Gemstone Weight

Have you ever wondered why two gemstones of apparently equal size vary in weight?

Diamonds, which are all made of the single element carbon, have the same specific gravity or density. However, unlike diamonds, colored stones are a mixture of elements in varying combinations. Since all elements vary in atomic weight, so do gemstones.

Generally, when dealing with diamonds, it is not necessary to mention millimeter sizes. A one carat round brilliant, for example, will always be cut within certain tolerances and will generally be around 6-6.1 millimeters in diameter. However, a round gemstone weighing one carat may range from 5 to 8 millimeters, depending on the density or specific gravity of the stone.

When ordering castings for colored gems, it is always important to designate the exact millimeter needed. A round one carat CZ may only be 5.5 millimeters in diameter and will be somewhat undersized for a ring that is designed for a round diamond weighing one carat. If you try to mount a one carat fire opal in the same casting, it will probably be too large and in most cases cannot be made to fit.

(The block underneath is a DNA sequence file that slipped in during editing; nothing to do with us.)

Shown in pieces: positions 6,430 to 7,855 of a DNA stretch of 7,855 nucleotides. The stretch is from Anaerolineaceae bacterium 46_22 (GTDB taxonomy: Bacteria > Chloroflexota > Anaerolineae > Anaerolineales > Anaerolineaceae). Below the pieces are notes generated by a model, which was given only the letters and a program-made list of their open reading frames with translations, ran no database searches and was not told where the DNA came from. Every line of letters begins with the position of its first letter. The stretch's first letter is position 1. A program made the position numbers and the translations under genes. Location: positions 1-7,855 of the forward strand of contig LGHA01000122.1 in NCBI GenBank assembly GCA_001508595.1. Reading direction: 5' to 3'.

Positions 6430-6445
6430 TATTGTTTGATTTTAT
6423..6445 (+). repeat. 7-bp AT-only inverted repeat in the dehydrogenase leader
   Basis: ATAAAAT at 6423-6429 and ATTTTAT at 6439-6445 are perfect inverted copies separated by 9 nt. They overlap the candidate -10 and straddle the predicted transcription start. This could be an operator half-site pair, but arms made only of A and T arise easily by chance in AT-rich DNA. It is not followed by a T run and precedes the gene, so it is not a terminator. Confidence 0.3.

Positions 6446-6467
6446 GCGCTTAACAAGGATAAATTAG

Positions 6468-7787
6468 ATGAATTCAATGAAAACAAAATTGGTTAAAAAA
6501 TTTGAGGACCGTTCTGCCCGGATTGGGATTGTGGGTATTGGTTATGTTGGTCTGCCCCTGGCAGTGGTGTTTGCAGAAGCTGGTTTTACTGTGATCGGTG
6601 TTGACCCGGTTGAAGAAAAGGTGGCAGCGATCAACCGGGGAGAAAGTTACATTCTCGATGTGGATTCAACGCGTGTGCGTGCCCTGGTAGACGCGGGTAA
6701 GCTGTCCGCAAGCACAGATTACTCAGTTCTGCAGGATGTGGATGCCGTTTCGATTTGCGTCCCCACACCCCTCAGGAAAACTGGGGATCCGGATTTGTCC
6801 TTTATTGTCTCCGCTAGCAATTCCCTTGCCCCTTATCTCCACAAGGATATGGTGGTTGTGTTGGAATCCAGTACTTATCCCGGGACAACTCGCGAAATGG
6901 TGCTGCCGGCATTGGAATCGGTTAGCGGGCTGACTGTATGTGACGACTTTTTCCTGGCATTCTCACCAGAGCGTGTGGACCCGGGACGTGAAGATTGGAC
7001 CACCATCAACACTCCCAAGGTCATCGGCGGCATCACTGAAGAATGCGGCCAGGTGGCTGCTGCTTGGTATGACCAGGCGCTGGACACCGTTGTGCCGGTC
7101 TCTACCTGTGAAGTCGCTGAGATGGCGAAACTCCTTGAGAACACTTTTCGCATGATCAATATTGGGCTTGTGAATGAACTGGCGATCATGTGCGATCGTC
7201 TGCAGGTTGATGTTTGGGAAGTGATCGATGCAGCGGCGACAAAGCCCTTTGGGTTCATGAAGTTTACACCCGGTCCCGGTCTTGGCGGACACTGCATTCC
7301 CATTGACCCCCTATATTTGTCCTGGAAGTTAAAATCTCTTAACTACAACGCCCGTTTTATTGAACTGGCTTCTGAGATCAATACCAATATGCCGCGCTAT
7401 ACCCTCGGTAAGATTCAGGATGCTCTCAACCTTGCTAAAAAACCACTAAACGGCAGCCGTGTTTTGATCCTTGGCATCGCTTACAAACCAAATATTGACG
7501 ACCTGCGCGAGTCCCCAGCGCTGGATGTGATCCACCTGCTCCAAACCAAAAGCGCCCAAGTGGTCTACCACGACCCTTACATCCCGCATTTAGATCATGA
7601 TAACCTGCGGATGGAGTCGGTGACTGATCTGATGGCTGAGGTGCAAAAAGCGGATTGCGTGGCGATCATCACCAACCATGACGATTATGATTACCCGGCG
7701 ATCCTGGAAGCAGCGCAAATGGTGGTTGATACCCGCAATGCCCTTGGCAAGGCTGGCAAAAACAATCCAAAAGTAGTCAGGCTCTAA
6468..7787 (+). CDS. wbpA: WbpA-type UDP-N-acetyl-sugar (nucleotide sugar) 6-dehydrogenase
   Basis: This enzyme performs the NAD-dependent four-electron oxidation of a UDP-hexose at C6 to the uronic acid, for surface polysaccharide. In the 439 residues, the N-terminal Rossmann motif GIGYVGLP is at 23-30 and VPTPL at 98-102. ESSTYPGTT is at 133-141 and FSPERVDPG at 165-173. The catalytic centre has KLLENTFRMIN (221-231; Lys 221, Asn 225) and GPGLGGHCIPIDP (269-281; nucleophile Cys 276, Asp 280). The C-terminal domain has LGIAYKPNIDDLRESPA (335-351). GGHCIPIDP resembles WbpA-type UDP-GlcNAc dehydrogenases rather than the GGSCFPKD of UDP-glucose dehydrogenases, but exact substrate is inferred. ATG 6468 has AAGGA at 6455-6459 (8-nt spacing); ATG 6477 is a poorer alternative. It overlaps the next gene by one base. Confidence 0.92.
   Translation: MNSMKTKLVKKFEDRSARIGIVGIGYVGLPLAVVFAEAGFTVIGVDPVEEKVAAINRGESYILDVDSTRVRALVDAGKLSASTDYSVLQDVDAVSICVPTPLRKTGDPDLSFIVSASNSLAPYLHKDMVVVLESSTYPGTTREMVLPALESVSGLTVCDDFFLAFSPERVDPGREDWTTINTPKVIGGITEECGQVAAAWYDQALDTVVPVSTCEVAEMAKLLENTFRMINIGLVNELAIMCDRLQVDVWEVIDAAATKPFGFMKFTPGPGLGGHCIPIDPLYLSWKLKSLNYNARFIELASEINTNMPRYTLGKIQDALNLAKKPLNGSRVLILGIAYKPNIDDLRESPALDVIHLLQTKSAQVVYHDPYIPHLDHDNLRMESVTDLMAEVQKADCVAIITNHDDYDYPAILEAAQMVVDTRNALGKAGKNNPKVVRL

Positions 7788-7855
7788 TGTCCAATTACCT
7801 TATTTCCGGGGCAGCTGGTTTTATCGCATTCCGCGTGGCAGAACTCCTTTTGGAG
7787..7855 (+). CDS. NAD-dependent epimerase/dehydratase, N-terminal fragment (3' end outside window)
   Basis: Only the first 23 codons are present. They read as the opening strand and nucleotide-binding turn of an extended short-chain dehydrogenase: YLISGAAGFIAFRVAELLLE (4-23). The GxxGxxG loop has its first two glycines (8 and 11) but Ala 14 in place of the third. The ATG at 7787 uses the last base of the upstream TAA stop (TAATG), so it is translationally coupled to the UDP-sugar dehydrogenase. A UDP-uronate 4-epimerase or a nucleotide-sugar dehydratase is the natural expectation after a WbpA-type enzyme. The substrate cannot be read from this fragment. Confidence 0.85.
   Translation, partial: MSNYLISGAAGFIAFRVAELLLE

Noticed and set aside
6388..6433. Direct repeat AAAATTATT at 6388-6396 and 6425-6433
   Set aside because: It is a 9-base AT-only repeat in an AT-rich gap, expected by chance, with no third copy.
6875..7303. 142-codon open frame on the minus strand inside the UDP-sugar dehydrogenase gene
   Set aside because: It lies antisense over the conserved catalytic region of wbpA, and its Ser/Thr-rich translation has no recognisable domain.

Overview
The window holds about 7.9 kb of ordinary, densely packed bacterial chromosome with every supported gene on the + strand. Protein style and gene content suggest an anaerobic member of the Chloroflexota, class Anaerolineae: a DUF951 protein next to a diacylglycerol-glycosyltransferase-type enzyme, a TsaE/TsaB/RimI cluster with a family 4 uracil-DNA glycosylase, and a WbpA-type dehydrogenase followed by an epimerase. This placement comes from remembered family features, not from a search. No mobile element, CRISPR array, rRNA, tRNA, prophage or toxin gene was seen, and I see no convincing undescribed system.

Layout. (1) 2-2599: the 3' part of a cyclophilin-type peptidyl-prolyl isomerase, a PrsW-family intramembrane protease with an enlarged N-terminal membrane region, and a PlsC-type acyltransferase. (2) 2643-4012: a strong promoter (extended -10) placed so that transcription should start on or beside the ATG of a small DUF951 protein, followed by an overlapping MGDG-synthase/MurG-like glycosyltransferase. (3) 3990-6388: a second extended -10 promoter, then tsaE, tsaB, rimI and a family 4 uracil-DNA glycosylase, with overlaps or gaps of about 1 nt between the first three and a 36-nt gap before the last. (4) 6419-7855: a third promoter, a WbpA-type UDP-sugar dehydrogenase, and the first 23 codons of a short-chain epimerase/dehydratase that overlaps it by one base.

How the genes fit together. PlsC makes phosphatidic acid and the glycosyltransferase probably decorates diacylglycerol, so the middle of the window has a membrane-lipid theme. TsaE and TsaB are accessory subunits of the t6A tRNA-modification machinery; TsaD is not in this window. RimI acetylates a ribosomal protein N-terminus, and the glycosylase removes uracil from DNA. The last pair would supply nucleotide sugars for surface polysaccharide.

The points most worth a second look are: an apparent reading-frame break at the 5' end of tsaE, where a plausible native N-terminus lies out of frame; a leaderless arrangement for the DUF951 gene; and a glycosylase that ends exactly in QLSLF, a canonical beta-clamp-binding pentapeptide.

So while many castings or semi-mounts may state that they fit a one carat stone, they are referring to a diamond, the “king of gems.” All other stones need specific measurements for whatever shape they may take.

The second reason that colored gems need to be measured deals with the cut. Many gemstones are cut to maximize yield or weight from the rough particularly expensive gems like ruby or emerald. When considering a casting for a colored stone, it is always a good idea to consider the depth of the stone as well as its width and length, or in the case of a round gem, the diameter.

Some stones are also cut more deeply to intensify the color a very common feature, for example, of tanzanite. When dealing with a gemstone, it is always advisable to bring the stone to your jeweler and ask for suggestions. A knowledgeable jeweler can help guide you through the selection process when ordering from a catalogue or, if you prefer, help design a ring that incorporates your personal preferences.

Another point worth noting is that gemstones are small. While inches and feet do well around the house, most gems are measured to a tenth of a millimeter. This is very important when considering certain styles of settings that allow very little “wiggle” room for the stone. Although the English system of measurements feels more natural, with a little effort you can also master the metric system, which is the language of all jewelers and gemologists.